“And Pilate also wrote a notice and he put it on the cross; it read, ‘Jesus of Nazareth: King of the Jews.”
At times, God indeed has a sarcastic and stinging sense of humor. Pilate’s words are largely meant as a warning to those coming along the road. He is saying to “would-be” insurrectionists, “don’t do what you are thinking about doing because if you do, then you will be the next person hung on a cross to die.” It was a calculated message that was also intended to rile of the Jewish authorities. It is clear to any observer that Pilate had been manipulated by the Jews to put Jesus to death and so this is also Pilate’s way to get a final jab in at the Jewish authorities…something that would embarrass them as much as it would warn off potential traitors to Rome. Such are the games of politics.
At the same time, while Pilate is making his not-so-subtle jab at the Jews and warning the people against a possible insurrection, God was making a point. Jesus indeed was, and always will be, the King of the Jews (as well as being the King of the Universe!). Jesus is the fulfillment of the prophesy given to David in 2 Samuel 7:12-13. The King has come and the people crucified him. God makes his point known, though he does it through this very unusual way — a reminder that God is sovereign over the action of the pagans as well as the believers.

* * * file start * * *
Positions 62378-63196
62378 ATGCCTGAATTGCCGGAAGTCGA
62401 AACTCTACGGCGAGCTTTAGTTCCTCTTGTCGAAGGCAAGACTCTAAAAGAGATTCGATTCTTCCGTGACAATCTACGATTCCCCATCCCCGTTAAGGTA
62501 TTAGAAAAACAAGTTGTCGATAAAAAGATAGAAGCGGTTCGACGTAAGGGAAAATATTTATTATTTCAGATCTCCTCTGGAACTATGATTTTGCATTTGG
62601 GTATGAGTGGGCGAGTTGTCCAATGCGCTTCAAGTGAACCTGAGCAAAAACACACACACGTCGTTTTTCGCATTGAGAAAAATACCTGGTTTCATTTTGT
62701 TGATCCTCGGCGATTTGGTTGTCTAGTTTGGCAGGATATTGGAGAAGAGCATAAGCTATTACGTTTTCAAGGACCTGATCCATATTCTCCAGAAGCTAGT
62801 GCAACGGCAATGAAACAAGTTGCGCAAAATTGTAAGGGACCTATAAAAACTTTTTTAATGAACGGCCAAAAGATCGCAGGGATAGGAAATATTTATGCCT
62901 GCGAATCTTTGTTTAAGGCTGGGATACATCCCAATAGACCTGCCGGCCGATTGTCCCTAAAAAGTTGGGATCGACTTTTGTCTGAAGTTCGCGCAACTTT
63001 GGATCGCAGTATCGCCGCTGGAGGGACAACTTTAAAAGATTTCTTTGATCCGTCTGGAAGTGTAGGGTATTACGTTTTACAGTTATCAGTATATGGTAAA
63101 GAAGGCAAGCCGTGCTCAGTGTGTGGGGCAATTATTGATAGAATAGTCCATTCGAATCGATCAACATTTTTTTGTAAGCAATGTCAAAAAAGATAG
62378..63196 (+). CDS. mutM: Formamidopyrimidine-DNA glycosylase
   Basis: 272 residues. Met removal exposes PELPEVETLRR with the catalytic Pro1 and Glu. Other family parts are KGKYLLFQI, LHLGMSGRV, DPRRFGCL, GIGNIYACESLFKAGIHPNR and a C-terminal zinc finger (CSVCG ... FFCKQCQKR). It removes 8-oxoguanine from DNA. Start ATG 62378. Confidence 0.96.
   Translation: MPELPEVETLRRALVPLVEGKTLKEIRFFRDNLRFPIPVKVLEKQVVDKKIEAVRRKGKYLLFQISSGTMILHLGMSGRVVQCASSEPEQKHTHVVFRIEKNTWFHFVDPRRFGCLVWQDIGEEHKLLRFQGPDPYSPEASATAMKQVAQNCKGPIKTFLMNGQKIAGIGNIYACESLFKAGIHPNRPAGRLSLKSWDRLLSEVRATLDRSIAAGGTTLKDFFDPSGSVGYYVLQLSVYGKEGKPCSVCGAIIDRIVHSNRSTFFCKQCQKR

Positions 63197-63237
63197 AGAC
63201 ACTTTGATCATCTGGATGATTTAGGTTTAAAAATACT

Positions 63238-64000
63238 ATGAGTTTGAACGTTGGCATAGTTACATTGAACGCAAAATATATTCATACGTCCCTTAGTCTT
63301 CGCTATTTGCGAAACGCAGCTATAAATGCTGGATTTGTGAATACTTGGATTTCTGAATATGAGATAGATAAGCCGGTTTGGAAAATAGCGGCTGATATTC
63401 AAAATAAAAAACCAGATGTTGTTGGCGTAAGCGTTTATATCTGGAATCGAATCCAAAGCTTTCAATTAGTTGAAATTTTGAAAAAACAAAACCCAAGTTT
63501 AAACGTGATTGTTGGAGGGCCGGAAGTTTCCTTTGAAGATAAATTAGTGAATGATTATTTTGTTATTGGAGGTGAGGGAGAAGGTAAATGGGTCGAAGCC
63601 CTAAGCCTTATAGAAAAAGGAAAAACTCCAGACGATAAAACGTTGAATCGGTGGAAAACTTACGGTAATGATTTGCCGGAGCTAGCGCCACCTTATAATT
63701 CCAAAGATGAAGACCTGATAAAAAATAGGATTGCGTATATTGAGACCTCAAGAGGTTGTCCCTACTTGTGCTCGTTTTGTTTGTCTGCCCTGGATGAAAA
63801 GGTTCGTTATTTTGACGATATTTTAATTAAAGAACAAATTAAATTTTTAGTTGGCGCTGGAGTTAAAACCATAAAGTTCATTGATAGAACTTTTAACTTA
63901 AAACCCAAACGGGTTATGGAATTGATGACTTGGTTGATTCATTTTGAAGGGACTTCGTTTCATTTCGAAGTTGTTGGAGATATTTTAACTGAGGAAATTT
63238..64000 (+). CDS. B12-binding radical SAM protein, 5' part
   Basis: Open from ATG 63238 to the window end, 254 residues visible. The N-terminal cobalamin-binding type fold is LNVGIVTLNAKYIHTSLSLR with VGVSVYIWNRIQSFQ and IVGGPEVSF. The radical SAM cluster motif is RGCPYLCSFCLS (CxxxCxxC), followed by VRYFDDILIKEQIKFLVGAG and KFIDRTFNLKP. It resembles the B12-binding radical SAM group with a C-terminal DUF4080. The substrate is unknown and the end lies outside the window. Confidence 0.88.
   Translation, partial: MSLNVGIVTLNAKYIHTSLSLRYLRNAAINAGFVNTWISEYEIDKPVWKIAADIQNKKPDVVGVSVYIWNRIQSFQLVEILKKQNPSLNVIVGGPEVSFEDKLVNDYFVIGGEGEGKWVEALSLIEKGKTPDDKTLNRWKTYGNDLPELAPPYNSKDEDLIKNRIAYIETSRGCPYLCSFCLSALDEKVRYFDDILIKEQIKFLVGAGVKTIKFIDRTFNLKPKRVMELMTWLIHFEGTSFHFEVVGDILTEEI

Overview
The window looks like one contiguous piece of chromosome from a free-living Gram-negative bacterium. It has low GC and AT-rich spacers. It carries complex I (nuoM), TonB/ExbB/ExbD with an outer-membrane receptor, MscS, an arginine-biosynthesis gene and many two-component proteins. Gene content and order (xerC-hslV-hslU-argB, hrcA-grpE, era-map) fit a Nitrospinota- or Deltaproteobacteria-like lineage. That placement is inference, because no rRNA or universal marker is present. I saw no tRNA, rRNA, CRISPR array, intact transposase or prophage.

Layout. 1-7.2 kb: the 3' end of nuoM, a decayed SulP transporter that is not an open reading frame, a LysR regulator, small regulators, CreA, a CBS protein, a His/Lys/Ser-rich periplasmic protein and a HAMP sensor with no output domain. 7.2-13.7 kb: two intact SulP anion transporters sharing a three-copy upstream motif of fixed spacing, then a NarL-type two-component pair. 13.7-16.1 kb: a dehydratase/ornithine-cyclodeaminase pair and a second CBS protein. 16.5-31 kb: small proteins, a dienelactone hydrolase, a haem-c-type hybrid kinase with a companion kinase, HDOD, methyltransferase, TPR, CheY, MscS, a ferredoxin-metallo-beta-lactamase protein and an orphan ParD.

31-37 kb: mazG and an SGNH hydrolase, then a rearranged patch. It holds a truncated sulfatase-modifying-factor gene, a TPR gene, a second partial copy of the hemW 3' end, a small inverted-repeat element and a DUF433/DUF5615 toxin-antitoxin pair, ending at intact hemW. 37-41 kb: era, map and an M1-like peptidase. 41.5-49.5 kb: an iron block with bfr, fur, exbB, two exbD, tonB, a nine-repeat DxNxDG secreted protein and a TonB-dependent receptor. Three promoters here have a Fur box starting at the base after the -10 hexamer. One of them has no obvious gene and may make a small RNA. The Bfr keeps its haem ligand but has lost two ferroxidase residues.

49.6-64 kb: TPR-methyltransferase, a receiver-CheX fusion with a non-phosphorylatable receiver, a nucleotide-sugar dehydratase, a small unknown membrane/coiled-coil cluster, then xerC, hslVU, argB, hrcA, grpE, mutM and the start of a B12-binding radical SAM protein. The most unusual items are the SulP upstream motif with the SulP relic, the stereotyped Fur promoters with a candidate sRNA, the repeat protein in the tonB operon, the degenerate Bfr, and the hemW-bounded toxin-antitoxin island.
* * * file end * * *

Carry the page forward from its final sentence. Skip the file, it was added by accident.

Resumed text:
And so, the King of the Jews is the pronounced title nailed onto the cross above Jesus’ head. The Jews rejected his Kingship and the Romans mocked it. True believers submit to it. The sad thing is that many who profess Christianity act more like the Jews and Romans than they do like genuine believers. A King’s word must be obeyed and submitted to. How many people pick and choose what words of Christ or of the scriptures that they allow to rule their lives? How many people follow aspects of the Bible they like rather than submitting to the unified whole of the Biblical texts? Is that not what the Jews did? Indeed, may we bow before our King not only with our words, but with our actions.